Once you have introduced some first foods, the idea is really that your baby starts eating what you eat (or a version there of) – there is SO much to say about the benefits of eating as a family, eating the same (or at least similar) meals, and modelling good eating habits to your baby. It will also reduce the cooking and preparation for you if you can all eat the same thing! This will generally also ensure your baby is eating a variety of foods and getting the nutrients they require (read more about essential nutrients here).
You can view my FREE first food guides here, to see what age group I would roughly recommend introduce certain foods at.
How much and how often?
When first starting out, your baby will likely not eat very much – if anything at all! As a general rule, I would start by offering them 1-2 tsp of food, or 1-2 pieces of finger food, once a day and gradually build from there. There is no ‘right time’ to offer solids, work in with your family and when suits you. Keep their milk feed (breastmilk or formula) as priority until 12 months of age, and offer solids some time after a milk feed, where they are happy and not overtired! For most 6ish month olds, this will be around mid-morning.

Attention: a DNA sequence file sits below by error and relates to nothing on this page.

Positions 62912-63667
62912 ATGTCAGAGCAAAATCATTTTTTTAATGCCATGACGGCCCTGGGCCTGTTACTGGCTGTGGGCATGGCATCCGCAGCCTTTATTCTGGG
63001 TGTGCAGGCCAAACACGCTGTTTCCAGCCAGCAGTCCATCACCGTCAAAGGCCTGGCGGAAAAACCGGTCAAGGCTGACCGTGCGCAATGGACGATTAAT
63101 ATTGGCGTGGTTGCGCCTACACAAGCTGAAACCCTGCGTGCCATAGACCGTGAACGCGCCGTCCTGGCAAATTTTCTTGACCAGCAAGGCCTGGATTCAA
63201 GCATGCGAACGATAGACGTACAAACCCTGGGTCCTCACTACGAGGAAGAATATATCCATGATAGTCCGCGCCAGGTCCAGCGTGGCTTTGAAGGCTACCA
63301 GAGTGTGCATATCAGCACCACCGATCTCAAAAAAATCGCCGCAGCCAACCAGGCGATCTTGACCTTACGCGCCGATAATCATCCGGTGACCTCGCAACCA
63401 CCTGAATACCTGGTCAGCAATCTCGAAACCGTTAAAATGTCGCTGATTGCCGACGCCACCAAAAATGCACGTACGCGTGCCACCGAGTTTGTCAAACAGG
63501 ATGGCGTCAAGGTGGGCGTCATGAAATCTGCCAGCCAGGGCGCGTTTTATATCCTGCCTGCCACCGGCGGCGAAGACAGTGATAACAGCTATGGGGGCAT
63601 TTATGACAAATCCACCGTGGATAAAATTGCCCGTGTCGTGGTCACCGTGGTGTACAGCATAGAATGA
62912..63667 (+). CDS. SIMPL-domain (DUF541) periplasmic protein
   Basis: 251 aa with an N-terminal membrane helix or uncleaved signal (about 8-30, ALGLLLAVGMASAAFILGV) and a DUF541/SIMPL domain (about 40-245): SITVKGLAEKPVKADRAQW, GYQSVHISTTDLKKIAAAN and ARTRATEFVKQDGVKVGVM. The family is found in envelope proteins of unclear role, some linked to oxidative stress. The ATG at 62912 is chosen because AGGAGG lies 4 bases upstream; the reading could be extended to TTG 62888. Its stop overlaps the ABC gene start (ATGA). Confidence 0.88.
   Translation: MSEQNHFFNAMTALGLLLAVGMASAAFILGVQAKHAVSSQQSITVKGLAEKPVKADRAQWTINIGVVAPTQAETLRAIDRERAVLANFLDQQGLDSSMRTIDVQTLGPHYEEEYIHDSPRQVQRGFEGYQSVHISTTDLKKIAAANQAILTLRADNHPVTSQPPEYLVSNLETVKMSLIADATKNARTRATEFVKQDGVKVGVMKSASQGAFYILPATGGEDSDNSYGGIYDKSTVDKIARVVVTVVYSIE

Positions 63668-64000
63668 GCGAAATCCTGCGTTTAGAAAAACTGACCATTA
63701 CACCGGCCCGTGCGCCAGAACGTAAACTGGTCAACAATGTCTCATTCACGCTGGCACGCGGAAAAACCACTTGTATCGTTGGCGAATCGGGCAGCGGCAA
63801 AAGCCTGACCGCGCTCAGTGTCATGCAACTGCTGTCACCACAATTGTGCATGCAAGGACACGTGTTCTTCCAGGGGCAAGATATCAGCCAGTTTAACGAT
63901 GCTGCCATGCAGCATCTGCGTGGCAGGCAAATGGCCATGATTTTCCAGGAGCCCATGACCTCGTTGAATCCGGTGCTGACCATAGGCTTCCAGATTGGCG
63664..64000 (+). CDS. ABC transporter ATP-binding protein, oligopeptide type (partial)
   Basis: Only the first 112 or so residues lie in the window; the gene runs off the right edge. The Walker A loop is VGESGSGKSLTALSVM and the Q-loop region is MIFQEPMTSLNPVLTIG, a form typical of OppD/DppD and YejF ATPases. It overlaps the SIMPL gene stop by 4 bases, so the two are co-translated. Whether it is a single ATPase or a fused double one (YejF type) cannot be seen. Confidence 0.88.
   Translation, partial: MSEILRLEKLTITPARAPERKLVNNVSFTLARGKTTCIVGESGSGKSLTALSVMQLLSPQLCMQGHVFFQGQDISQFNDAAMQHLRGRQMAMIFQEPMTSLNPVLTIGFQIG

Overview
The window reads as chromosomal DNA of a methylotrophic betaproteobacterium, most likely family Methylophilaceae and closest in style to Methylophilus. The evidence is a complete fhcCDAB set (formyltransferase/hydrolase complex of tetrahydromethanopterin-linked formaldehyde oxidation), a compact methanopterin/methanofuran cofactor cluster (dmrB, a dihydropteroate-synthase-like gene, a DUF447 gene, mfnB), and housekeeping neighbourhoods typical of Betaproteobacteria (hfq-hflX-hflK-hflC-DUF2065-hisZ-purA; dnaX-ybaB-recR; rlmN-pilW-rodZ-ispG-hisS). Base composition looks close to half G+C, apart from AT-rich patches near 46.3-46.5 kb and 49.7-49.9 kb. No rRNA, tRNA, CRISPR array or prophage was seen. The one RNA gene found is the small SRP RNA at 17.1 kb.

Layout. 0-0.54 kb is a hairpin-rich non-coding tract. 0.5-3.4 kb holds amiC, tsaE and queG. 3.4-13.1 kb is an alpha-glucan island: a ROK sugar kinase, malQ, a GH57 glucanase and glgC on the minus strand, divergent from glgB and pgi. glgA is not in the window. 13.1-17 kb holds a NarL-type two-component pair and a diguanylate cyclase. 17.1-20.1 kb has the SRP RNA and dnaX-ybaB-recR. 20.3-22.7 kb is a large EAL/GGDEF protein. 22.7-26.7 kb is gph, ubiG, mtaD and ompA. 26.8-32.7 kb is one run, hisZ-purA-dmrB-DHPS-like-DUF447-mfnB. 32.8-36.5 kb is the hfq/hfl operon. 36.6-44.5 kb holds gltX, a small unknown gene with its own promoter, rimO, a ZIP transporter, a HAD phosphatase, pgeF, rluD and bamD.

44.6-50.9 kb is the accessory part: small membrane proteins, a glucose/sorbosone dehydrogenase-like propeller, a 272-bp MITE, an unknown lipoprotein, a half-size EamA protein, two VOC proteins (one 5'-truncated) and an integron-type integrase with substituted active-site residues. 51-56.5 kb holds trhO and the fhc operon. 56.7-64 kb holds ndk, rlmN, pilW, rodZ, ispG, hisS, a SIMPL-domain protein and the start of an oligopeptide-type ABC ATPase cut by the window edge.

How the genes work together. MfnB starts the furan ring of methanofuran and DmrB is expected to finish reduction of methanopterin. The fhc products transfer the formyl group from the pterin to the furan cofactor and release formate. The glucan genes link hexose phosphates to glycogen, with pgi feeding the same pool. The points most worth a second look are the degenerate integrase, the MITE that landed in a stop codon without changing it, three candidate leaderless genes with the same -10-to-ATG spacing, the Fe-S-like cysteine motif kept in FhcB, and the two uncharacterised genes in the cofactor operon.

There is A LOT of equipment available to purchase these days which is so great but can be overwhelming. For this reason I have created a FREE starting solids equipment guide, which you can download here. This guide contain’s some discount codes for you to use.
Starting solids can be overwhelming, and sometimes its nice to just have a resource to take all the guessing out of the picture! For this reason I created my book, Milk to Meals. A beautiful, hard cover book with almost 300 pages, packed with insights and tips on transitioning from milk, choosing a feeding method to suit your family, navigating the top allergenic foods, which nutrients to focus on to meet your baby’s nutritional needs and when to incorporate certain foods in their diet in the most mindful way (plus much more!). You can purchase the Milk to Meals book here.